Detroit faded, but the New York Yankees and Boston Red Sox stayed in contention in the early part of the summer. The Yanks had Thurman Munson behind the plate, Bobby Murcer in the outfield and Lindy McDaniel giving solid work out of the bullpen. The Yanks still held the division lead at the All-Star break, up a game and a half on the Birds and 2 ½ on the Red Sox.

The late part of summer is often the time that teams with pitching start to assert themselves. Baltimore did that in 1973. New York faded, and by Labor Day, Baltimore was in first place with a comfortable six-game lead on Boston. The Orioles, like the A’s, were not seriously tested in September.

A battle was anticipated in the Oakland-Baltimore ALCS battle, and a battle is exactly what ensued. The Orioles, with the first two games of the series at home, struck first when Palmer tossed a Game 1 shutout and Baltimore won 6-0. Oakland turned to Hunter to gain the road split in Game 2. Aided by two home runs from Bando, Hunter won 6-3 and sent the series west tied 1-1.

Game 3 was a throwback. It went 11 innings and the starting pitchers, Ken Holtzman for Oakland and Mike Cuellar for Baltimore, each pitched the entire game. Campaneris hit a walk off home run to lead off the bottom of the 11th and get the A’s a 2-1 win.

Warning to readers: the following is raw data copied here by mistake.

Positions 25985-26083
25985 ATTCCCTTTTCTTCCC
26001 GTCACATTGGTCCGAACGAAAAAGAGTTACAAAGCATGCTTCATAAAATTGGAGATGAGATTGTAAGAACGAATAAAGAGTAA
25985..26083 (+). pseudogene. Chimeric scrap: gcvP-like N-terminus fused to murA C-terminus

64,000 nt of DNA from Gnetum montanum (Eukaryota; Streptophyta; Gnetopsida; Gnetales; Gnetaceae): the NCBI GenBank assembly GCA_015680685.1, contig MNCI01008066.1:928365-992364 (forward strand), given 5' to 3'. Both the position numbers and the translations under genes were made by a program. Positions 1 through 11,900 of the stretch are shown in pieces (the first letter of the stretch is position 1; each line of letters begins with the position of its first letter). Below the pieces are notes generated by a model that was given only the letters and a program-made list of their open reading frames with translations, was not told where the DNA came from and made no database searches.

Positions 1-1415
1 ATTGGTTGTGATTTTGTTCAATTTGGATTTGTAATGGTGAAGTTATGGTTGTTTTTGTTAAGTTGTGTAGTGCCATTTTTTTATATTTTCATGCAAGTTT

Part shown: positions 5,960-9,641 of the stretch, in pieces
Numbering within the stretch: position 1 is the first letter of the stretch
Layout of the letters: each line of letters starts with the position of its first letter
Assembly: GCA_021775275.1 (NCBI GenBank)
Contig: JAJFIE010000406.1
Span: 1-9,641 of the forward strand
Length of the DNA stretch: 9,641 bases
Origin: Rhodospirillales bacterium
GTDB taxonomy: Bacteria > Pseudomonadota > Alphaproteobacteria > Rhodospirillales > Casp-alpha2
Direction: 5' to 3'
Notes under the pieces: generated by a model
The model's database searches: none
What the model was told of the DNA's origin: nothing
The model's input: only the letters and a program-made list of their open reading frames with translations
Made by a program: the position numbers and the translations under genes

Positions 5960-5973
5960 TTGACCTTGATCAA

When Oakland knocked Palmer out early in Game 4, and took a 4-0 lead into the seventh inning, the A’s looked home free. Four Oriole runs in the seventh tied it. A Grich homer off Rollie Fingers in the eighth won it, 5-4. A playoff round that was then a best-of-five affair would come to a deciding Game 5.

Catfish got the ball for Oakland, and while there was no ALCS MVP award given at this time, Hunter made it plain who would have won the honor. He tossed a complete-game five-hitter. Even with Palmer giving a gutsy long relief outing, the A’s early 3-0 lead stood up and they won a second straight American League pennant.

The Cincinnati Reds had won two of the previous three National League pennants, but were still looking for that final step of a World Series title. The Big Red Machine had Tony Perez at first base and Joe Morgan playing second base. They had Johnny Bench behind the plate. And they had Pete Rose playing leftfield.

Rose delivered the best year of his extraordinary career, winning the NL MVP award. Morgan finished fourth in the final voting. But the Reds got a stiff challenge within their division from both the San Francisco Giants and Los Angeles Dodgers.